8 April 2010

Clarky's Review: The Orphanage

The Orphanage was my first ever choice at Horror Club, and to a certain extent I feel that it has been downhill ever since. This is inevitable I suppose, as in the first weeks of Horror Club we were all trying to out do each other (as we do every week) but we had more ammunition back then, more unknowns to other members of Horror Club and we wanted to start off with a bang.

And therefore I chose The Orphanage which was one of the best horrors I have ever seen at the cinema, and it had he added bonus of being unknown to my other horror club members at the time. A haunting, tragic, beautifully shot and genuinely scary film that will stay with you for days afterwards. Its not often a horror film does that to me, too often horror films are forgotten as quickly as they arrive, especially the modern Hollywood fare which no longer seem to contain a message of right or wrong, or have any hidden depth to them. It's little wonder then that The Orphanage is a Spanish film rather than a Hollywood blockbuster!

Stunningly shot by first time director Juan Antonia Bayona, every shot is teeming with gorgeous images and cinematography, and more than their fair share of them also provide a genuine jump out your seat scare. The story has supernatural elements to it, creepy old ladies, a seance and disfigured children. Its like a whats what of horror movie elements. However, at its heart, and successfully binding all these elements together, this is a very personal story about a mothers loss, and the emotional and psychological impact this has on her and her relationship with her husband.

You never know where you stand with this movie, and even at the end you will be unravelling different strands and replaying it over and over in your head. Whilst your head is swirling, your heart will also be hurting. As noted previously, the central story of a mothers loss is so horrific, and pulls you in so deep, that no matter what the supernatural elements are, the story feels grounded in reality. The central performance from Belen Rueda is also imperative to the films success. You become totally wrapped up in her search for her son, and increasingly desperate along with her. Everything she does seems justifiable and it is testament to her performance, and the directors assured handling and timing, that you follow her on her journey every step of the way.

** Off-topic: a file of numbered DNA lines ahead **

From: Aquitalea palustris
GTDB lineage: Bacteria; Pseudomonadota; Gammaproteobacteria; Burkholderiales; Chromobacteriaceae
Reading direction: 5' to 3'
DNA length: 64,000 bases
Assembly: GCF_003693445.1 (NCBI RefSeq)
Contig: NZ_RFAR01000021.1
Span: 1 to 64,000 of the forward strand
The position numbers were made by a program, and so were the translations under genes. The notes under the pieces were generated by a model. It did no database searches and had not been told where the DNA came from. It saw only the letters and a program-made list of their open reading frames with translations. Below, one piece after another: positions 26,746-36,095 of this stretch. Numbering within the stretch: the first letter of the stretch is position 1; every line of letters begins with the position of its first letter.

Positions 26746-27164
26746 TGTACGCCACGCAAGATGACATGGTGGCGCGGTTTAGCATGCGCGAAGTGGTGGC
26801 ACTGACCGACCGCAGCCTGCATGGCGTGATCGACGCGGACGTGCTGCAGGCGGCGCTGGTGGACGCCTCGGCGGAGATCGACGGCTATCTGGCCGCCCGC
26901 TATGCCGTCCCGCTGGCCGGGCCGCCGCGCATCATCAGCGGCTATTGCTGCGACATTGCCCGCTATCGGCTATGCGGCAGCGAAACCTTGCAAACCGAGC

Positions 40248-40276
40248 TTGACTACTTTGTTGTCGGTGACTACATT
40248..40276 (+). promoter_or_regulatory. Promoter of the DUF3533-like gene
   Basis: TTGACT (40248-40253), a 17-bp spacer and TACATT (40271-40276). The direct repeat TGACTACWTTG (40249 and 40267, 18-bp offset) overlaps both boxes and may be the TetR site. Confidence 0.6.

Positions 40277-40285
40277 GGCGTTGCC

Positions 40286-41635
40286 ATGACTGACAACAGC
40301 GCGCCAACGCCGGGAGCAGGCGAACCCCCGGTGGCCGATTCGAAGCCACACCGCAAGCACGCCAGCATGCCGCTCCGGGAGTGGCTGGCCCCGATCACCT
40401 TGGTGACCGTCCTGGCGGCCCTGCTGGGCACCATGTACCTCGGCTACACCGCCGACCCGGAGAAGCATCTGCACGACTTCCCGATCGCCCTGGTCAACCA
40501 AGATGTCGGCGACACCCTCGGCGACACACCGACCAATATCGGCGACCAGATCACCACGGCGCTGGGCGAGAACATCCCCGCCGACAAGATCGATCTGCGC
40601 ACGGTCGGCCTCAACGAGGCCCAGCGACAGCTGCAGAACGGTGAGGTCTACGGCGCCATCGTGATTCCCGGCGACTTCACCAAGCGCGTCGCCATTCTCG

The tri-fecta of the director, the engaging and moving storyline and this powerhouse performance results in a stunning film which, as noted at the beginning, is at once moving, gut wrenching, scary and beautiful.

This is a must see film, even if you're not a horror enthusiast. It's one of those rare beasts that stands up as a genuinely excellent film, which is also incredibly scary. I emplore more of you out there to go out and see this.


  1. Excellent review Clarky your passion for The Orphange is awesome.

  2. If you like spanish horror - have you seen Guillermo del Toro's (producer of the Orphange) Mexican/Spanish films Cronos, the Devil's backbone and Pan's Labyrinth. Not sure if they're scary enough for Horror Club but i liked them!

  3. Hi Kristen your the first person to comment other than the people that run the blog (Me Clarky and Ally) pretty sad I know but true. Cronos and the Devil's backbone are both excellent and I'm sure we will review them on here before long. Thanks for the comment

  4. Ha ha I'm proud to be the first non-horror club memeber to comment! I would also like to see a review of 'let the right one in' as that was my recommendation. Would be interested to see what you think of the hollywood re make also.

  5. At the end of this movie, my wife turned to me and while crying, yelled "This is supposed to be a fucking scary movie".

    That sums this movie up perfectly.

  6. I know. It is a scary movie but so much more. Incredible performances and an incredible portrayal of grief and loss.


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